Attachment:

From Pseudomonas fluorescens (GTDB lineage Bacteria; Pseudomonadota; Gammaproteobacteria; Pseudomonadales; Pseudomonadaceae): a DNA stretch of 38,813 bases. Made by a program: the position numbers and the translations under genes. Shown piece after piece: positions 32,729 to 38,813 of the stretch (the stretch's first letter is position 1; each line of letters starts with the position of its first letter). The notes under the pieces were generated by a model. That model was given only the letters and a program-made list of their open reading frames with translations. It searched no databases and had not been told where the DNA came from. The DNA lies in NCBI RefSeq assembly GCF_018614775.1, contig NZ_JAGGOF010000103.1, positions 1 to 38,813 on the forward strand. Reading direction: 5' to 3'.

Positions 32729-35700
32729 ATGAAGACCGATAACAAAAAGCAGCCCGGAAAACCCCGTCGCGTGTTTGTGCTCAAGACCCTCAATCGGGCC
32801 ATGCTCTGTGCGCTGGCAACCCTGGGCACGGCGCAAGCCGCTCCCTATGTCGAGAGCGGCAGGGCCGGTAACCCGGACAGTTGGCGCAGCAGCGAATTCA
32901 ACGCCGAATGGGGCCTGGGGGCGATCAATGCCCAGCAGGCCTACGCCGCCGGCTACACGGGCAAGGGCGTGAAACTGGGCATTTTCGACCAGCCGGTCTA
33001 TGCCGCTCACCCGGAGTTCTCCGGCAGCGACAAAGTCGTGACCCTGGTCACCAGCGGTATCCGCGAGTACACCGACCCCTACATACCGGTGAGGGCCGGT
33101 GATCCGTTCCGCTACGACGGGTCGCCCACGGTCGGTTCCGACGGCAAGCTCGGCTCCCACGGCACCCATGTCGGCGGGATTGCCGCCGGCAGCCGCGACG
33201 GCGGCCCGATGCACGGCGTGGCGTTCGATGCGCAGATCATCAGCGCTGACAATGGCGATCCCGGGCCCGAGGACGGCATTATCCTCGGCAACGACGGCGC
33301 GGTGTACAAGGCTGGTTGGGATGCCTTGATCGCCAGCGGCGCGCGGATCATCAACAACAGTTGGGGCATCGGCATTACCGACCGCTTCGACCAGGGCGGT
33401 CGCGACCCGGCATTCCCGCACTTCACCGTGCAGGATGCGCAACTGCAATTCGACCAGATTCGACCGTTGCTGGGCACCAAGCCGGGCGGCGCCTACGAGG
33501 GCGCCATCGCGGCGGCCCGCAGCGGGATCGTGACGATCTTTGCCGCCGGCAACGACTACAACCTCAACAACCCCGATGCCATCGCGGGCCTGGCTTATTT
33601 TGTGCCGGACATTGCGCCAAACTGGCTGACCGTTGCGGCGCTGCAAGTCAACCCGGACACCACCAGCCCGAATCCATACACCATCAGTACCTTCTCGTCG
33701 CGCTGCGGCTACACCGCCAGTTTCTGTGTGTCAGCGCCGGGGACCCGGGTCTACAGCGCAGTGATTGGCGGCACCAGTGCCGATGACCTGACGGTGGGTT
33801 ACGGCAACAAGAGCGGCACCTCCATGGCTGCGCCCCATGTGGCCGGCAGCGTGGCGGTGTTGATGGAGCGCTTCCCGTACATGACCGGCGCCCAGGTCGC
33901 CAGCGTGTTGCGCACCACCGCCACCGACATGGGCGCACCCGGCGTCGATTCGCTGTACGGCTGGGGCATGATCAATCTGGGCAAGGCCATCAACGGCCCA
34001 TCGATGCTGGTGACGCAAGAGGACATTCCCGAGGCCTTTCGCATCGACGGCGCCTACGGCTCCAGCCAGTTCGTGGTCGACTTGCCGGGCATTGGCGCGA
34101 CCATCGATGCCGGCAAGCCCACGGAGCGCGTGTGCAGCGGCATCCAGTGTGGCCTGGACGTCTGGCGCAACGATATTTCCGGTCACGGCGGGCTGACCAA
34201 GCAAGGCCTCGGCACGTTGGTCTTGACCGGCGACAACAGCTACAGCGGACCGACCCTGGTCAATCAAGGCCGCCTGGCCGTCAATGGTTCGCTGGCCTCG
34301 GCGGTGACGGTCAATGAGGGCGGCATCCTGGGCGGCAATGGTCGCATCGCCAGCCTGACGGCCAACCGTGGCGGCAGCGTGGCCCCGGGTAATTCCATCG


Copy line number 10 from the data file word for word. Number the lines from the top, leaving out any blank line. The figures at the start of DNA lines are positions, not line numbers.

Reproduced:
33401 CGCGACCCGGCATTCCCGCACTTCACCGTGCAGGATGCGCAACTGCAATTCGACCAGATTCGACCGTTGCTGGGCACCAAGCCGGGCGGCGCCTACGAGG